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From Wikipedia, the free encyclopedia

Mary Cecilia Rogers, also known as the "Beautiful Cigar Girl", was a 19th-century murder victim whose story became a national sensation.



Mary Rogers was probably born in 1820 in Lyme, Connecticut, though her birth records have not survived.[1] Her father died in a steamboat explosion when she was 17 and she took a job as a clerk in a tobacco shop owned by John Anderson in New York City.[2] Anderson paid her a generous wage in part because her physical attractiveness brought in many customers. One customer wrote that he spent an entire afternoon at the store only to exchange "teasing glances" with her. Another admirer published a poem in the New York Herald referring to her heaven-like smile and her star-like eyes.[3] Some of her customers included notable literary figures James Fenimore Cooper, Washington Irving, and Fitz-Greene Halleck.[4]


First disappearance

On October 5, 1838, the New York Sun reported that "Miss Mary Cecilia Rogers" had disappeared from her home.[2] Her mother Phoebe said she found a suicide note which the local coroner analyzed and said revealed a "fixed and unalterable determination to destroy herself".[5] The next day, however, the Times and Commercial Intelligence reported that the disappearance was a hoax and that Rogers only went to visit a friend in Brooklyn.[2] The Sun had previously run a story known as the Great Moon Hoax in 1835, causing a stir.[6] Some suggested this return was actually the hoax, evidenced by Rogers's failure to return to work immediately. When she finally resumed working at the tobacco shop, one newspaper suggested the whole event was a publicity stunt overseen by Anderson.[7]


On July 25, 1841, Rogers told her fiancé Daniel Payne that she would be visiting her aunt and other family members.[8] Three days later, on July 28, police found her body floating in the Hudson River in Hoboken, New Jersey.[9] Referred to as the "Beautiful Cigar Girl", the mystery of her death was sensationalized in newspapers and received national attention. The details surrounding the case suggested she was murdered. Months later, the inquest still ongoing, her fiancé was found dead, an act of suicide. By his side, a remorseful note and an empty bottle of poison were found.

The story, heavily covered by the press, also emphasized the ineptitude and corruption in the city's watchmen system of law enforcement.[10] At the time, New York City's population of 320,000 was served by an archaic force, consisting of one night watch, one hundred city marshals, thirty-one constables, and fifty-one police officers.[11]

The popular theory was that Rogers was a victim of gang violence.[12] In November 1842, Frederica Loss came forward and swore that Rogers's death was the result of a failed abortion attempt. Police refused to believe her story and the case remained unsolved.[8] Interest in the story waned nine weeks later when the press picked up on a different murder.[13]

In fiction

1853 illustration for "The Mystery of Marie Rogêt", a story inspired by the Mary Rogers

Rogers' story was fictionalized most notably by Edgar Allan Poe as "The Mystery of Marie Rogêt" (1842). The action of the story was relocated to Paris and the victim's body found in the Seine.[12] Poe presented the story as a sequel to "The Murders in the Rue Morgue" (1841), commonly considered the first modern detective story, and included its main character C. Auguste Dupin. As Poe wrote in a letter: "under the pretense of showing how Dupin... unravelled the mystery of Marie's assassination, I, in fact, enter into a very rigorous analysis of the real tragedy in New York."[14] In the story, Dupin suggests several possible solutions but never actually names the murderer.[15]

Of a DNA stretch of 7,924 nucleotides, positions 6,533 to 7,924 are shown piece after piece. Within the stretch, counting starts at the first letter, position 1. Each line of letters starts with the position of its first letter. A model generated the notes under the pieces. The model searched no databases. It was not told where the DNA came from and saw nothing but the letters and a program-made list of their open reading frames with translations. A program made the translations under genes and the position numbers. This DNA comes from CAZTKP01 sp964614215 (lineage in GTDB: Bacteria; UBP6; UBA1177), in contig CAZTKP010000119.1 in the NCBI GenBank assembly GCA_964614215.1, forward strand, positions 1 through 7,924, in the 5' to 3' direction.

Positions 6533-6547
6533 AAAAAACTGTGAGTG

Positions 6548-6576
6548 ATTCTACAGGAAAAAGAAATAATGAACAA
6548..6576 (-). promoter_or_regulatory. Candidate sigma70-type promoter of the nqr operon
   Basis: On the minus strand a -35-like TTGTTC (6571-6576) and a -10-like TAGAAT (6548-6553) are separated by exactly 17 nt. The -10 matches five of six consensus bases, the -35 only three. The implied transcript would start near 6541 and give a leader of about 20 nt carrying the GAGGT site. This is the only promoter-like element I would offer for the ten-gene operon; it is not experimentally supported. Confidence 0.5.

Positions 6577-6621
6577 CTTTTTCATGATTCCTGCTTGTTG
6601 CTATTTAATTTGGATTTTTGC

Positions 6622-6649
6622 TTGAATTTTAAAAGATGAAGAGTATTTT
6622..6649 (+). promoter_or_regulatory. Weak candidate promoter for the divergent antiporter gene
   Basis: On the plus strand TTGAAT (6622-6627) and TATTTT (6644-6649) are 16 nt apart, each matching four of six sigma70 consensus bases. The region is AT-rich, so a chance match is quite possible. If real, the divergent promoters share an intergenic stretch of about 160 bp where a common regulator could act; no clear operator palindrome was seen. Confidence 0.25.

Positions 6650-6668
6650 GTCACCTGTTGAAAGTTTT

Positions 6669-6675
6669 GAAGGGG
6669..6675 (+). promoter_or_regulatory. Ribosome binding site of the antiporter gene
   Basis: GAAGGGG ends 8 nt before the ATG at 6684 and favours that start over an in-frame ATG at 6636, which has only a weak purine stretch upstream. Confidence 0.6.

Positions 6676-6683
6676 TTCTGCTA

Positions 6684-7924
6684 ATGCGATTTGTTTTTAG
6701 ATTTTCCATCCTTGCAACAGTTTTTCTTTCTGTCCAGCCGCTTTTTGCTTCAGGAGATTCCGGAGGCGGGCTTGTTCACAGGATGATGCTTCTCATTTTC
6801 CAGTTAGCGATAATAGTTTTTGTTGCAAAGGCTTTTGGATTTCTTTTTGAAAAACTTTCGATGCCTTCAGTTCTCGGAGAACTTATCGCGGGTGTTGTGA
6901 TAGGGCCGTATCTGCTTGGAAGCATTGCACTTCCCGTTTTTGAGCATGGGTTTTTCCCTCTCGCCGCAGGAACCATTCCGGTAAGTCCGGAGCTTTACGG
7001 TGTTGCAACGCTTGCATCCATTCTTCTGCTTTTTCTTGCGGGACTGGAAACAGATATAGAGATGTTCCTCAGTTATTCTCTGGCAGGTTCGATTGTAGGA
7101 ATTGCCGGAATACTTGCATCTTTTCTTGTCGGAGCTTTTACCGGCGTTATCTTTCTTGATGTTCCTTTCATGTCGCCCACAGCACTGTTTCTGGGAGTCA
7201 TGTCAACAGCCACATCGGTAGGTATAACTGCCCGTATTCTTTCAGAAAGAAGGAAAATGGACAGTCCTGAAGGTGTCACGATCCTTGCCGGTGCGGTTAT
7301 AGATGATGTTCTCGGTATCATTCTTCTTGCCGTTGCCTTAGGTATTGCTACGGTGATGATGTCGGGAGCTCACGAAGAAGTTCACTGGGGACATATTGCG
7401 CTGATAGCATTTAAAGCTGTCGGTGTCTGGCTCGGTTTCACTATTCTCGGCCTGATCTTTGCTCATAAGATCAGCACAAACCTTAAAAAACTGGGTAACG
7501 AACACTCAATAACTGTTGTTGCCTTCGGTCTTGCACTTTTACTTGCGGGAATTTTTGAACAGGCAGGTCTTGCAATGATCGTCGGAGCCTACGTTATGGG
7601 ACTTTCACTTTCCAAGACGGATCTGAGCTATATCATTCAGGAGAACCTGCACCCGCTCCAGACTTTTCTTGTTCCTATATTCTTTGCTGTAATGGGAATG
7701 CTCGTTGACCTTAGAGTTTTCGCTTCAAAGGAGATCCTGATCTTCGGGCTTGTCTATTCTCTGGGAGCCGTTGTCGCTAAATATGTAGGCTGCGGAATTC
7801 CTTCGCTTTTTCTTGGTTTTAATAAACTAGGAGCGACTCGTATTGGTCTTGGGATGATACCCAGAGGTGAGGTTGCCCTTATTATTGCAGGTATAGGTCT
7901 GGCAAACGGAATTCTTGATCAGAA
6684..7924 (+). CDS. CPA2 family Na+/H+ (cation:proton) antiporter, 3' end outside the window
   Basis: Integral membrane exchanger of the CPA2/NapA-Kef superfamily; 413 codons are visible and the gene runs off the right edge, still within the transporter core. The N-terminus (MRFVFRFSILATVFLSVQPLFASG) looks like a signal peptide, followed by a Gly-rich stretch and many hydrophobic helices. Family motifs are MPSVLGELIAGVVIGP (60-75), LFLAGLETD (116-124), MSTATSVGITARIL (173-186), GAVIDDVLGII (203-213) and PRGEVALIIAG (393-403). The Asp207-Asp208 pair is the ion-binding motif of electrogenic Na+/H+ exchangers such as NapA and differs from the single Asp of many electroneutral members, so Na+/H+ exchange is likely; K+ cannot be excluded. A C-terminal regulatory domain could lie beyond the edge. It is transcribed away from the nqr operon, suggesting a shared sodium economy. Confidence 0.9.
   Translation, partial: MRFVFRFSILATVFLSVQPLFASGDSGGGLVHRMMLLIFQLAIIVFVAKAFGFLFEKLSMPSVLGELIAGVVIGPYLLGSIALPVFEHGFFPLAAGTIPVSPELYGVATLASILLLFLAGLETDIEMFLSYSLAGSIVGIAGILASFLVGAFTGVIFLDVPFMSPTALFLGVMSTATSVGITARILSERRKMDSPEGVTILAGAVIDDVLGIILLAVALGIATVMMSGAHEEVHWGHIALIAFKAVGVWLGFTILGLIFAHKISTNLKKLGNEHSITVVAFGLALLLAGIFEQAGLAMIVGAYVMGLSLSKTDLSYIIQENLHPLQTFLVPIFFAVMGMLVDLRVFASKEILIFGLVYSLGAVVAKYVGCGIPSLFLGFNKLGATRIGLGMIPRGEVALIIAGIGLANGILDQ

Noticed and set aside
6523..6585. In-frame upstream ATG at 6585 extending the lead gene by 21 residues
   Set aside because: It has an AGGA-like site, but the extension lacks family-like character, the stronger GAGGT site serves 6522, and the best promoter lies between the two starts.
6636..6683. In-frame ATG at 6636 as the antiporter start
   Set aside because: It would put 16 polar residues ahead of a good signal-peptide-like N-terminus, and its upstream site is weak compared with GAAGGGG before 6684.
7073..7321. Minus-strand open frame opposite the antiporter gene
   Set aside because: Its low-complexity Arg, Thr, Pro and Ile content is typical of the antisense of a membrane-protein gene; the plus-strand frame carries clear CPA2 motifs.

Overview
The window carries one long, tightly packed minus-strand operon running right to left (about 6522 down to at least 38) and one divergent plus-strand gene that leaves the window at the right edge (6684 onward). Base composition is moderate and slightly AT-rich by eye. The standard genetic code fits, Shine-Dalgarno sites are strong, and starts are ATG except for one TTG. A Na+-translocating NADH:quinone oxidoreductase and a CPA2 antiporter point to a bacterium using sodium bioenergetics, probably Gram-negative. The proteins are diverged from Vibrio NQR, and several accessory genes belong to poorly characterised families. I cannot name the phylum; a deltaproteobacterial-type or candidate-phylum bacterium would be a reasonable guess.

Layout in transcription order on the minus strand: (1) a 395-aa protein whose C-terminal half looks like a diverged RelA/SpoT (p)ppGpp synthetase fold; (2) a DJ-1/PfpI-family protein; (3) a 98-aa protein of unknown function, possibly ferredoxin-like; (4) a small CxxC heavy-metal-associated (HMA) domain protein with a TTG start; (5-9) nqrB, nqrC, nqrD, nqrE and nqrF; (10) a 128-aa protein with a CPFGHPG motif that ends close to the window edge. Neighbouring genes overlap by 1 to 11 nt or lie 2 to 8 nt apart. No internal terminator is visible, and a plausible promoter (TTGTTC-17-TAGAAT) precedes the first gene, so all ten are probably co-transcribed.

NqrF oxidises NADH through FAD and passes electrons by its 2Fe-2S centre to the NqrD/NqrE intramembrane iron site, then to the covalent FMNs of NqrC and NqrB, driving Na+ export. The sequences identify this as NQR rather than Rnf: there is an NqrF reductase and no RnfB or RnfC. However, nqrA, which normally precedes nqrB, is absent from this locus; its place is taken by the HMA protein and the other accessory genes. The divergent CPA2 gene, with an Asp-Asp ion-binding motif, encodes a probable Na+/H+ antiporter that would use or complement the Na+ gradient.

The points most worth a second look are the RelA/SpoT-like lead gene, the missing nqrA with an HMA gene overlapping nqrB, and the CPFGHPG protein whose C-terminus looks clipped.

1. ^ Stashower, Daniel (2006). The Beautiful Cigar Girl. New York: PenguinBooks. pp. 20. ISBN 052594981X.  
  2. ^ a b c Sova, Dawn B. (2001). Edgar Allan Poe: A to Z (Paperback ed. ed.). New York: Checkmark Books. pp. 212. ISBN 081604161X.  
  3. ^ Stashower, Daniel (2006). The Beautiful Cigar Girl. New York: PenguinBooks. pp. 22. ISBN 052594981X.  
  4. ^ McNamara, Joseph. The Justice Story: True Tales of Murder, Mystery, Mayhem. Sports Publishing LLC, 2000: 99. ISBN 1582612854
  5. ^ Stashower, Daniel (2006). The Beautiful Cigar Girl. New York: PenguinBooks. pp. 22–23. ISBN 052594981X.  
  6. ^ Maliszewski, Paul. "Paper Moon", Wilson Quarterly. Winter 2005. p. 26
  7. ^ Stashower, Daniel (2006). The Beautiful Cigar Girl. New York: PenguinBooks. pp. 23. ISBN 052594981X.  
  8. ^ a b Sova, Dawn B. (2001). Edgar Allan Poe: A to Z (Paperback ed. ed.). New York: Checkmark Books. pp. 213. ISBN 081604161X.  
  9. ^ Thomas, Dwight & David K. Jackson (1987). The Poe Log: A Documentary Life of Edgar Allan Poe 1809-1849. New York: G. K. Hall & Co. pp. 336–337. ISBN 0783814011.  
  10. ^ Lardner, James, and Thomas Reppetto (2000). NYPD: A City and Its Police. Owl Books. pp. 18–21.  
  11. ^ Lankevich, George L. (1998). American Metropolis: A History of New York City. NYU Press. pp. 84–85. ISBN 0814751865.  
  12. ^ a b Silverman, Kenneth (1991). Edgar A. Poe: Mournful and Never-Ending Remembrance (Paperback ed. ed.). New York: Harper Perennial. pp. 205. ISBN 0060923318.  
  13. ^ Nelson, Randy F. The Almanac of American Letters. Los Altos, California: William Kaufmann, Inc., 1981: 183. ISBN 086576008X
  14. ^ Rosenheim, Shawn James (1997). The Cryptographic Imagination: Secret Writing from Edgar Poe to the Internet. Baltimore: Johns Hopkins University Press. pp. 68–69. ISBN 9780801853326.  
  15. ^ Meyers, Jeffrey (1992). Edgar Allan Poe: His Life and Legacy (Paperback ed. ed.). New York: Cooper Square Press. pp. 135. ISBN 0815410387.  


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